Deluge deaths at 109 with thousands more homeless

By Ammu Kannampilly

Damage to roads means helicopters only means of getting supplies in.

Villagers row towards higher ground in Assam state, India. Photo / AP
Villagers row towards higher ground in Assam state, India. Photo / AP

The death toll from landslides and flooding triggered by torrential monsoon rains in Nepal and northern India has climbed to at least 109.

The downpours have also displaced thousands in the scenic Himalayan region and revived memories of a deadly deluge last year that killed more than 5000 people in the Indian state of Uttarakhand.

The rains in Nepal over the past three days had killed 85 people and left more than 100 others unaccounted for, national disaster management chief Yadav Prasad Koirala said.

"We have recovered 85 bodies so far, 54 people have suffered injuries due to landslides and flooding over the last three days and 113 are still missing," Koirala said.

The rains have damaged roads across the western plains bordering India, with poor visibility hindering helicopter rescue efforts to evacuate 1500 people stranded in waterlogged homes, home ministry spokesman Laxmi Prasad Dhakal said.

"Because of the damage to roads in the area, we can only deliver relief supplies like tents and medicines by helicopter," he said.

Army officials rescued about 300 people yesterday, while hundreds more awaited help in the worst-hit districts of Surkhet and Bardiya, where electricity lines snapped, leaving thousands without power.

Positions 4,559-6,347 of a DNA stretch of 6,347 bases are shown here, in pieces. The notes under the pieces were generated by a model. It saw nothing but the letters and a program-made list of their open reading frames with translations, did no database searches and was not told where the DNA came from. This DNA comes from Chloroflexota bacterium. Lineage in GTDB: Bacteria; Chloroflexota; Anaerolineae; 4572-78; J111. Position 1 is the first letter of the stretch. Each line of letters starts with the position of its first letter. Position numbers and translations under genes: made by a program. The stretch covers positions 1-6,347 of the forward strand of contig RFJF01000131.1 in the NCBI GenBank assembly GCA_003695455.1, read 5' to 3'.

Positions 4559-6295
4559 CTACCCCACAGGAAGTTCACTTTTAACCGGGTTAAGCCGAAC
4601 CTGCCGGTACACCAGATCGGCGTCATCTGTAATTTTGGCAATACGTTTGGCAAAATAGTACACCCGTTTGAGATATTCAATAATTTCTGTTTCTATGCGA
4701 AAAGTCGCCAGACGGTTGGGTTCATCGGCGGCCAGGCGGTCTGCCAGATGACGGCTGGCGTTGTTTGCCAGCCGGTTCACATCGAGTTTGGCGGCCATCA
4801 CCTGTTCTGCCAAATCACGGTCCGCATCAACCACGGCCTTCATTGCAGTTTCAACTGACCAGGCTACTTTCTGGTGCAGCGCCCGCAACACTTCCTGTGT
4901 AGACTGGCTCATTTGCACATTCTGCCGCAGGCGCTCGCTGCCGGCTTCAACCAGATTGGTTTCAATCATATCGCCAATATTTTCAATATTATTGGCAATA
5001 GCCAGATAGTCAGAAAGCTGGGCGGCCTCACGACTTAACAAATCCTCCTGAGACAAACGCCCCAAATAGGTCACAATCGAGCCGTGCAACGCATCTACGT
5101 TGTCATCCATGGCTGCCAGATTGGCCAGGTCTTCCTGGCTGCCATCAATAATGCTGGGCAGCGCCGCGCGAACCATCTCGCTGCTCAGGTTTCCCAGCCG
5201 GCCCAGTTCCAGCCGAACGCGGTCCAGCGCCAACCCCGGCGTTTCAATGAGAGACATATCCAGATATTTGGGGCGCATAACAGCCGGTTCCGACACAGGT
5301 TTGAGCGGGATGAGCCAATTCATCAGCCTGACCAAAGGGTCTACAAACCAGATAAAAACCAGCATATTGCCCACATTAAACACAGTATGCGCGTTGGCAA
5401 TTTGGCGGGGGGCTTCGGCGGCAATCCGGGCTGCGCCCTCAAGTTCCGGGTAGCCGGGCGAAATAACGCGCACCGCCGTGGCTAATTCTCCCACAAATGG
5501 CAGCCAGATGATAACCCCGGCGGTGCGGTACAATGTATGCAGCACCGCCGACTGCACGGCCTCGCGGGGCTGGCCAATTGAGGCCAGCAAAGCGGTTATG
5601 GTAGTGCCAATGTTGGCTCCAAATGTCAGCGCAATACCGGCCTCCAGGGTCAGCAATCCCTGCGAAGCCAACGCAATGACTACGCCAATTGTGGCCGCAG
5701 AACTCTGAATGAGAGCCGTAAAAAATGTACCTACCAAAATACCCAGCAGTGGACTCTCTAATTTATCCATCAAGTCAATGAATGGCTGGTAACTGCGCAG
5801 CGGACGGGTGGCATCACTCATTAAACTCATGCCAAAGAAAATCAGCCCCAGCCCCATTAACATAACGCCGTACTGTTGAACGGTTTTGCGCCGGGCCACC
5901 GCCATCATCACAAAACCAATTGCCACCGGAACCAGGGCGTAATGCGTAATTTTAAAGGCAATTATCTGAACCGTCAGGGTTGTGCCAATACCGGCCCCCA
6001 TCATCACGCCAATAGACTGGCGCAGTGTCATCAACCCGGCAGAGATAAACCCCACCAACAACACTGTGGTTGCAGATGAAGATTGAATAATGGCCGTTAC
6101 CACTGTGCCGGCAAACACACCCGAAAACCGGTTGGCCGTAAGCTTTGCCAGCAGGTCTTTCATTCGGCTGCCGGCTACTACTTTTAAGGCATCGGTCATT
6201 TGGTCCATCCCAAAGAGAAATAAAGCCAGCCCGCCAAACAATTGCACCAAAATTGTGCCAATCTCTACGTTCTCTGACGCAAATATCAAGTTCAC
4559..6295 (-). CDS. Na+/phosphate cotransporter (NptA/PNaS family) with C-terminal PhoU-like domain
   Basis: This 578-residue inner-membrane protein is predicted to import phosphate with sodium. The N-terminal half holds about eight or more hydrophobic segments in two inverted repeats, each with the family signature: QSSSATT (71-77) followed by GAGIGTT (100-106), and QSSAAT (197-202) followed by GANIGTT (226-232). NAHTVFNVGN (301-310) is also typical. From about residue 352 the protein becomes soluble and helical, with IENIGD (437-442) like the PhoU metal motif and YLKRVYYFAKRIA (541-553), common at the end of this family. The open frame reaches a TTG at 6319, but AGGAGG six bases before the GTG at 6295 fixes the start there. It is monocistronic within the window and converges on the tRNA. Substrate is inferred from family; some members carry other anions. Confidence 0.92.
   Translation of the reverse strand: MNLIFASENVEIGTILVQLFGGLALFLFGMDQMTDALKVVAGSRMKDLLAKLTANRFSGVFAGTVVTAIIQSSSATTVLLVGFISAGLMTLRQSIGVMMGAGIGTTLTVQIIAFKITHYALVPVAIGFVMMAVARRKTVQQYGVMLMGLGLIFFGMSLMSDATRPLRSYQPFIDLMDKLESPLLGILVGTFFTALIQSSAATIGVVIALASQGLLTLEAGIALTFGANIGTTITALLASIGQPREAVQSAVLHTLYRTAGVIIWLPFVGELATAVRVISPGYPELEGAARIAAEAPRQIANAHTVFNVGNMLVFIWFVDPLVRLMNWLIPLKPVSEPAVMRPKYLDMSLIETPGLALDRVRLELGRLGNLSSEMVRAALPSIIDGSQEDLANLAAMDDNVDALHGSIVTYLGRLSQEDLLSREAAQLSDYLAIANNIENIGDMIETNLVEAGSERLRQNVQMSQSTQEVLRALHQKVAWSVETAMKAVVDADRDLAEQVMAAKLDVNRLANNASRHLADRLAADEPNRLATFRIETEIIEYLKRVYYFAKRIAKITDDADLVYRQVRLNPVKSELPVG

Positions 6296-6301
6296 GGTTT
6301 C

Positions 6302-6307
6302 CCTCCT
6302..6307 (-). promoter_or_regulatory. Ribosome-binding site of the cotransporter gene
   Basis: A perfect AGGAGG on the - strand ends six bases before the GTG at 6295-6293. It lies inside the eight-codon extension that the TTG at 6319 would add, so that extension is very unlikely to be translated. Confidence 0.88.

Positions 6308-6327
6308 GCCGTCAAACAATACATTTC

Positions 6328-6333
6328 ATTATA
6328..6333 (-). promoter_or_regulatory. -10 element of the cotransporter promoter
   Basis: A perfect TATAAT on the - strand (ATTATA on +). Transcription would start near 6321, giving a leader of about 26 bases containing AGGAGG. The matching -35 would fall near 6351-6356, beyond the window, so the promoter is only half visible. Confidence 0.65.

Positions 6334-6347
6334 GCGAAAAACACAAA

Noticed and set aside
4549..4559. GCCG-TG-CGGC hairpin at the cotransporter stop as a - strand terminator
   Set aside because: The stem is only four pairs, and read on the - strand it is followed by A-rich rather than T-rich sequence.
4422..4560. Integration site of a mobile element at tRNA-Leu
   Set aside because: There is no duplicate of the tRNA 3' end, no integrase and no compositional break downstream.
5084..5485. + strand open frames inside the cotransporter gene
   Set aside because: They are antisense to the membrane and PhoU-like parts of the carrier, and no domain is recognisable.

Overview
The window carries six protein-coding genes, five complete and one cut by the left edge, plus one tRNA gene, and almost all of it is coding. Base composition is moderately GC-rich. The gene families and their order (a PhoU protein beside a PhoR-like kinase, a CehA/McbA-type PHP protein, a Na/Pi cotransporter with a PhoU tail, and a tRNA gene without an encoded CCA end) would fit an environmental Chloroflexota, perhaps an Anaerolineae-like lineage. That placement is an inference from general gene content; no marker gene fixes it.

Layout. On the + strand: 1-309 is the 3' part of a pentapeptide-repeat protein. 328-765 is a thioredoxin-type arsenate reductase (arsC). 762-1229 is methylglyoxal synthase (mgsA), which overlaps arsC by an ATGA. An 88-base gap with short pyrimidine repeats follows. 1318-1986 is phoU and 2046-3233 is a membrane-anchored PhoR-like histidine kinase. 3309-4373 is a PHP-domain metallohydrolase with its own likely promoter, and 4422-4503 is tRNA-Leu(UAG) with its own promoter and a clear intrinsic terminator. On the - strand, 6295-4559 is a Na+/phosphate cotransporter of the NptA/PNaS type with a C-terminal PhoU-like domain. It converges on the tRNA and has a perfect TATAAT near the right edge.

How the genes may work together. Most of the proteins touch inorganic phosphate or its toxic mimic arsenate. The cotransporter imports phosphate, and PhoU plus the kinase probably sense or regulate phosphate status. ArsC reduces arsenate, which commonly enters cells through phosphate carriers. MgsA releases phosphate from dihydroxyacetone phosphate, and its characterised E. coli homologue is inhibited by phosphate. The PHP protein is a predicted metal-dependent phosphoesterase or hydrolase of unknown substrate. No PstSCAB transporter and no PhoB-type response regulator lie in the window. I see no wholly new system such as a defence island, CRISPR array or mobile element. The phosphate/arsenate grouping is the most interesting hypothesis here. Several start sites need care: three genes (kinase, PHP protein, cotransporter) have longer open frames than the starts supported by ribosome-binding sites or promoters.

Heavy downpours in India have triggered landslides and flooding that have claimed at least 24 lives since Friday, according to government officials.

In Uttarakhand state, seven people were killed in their sleep by a landslide as monsoon rains pounded the hilly region.

"Seven people were killed while one woman was pulled alive by rescue workers from the debris of a house which collapsed due to overnight rain," district magistrate Chandresh Yadav said.

According to officials in Pauri district, at least 50 families were stranded and the army was being deployed to evacuate them.

With more rain predicted, state authorities have sought reinforcements from the army and the air force.

- AFP

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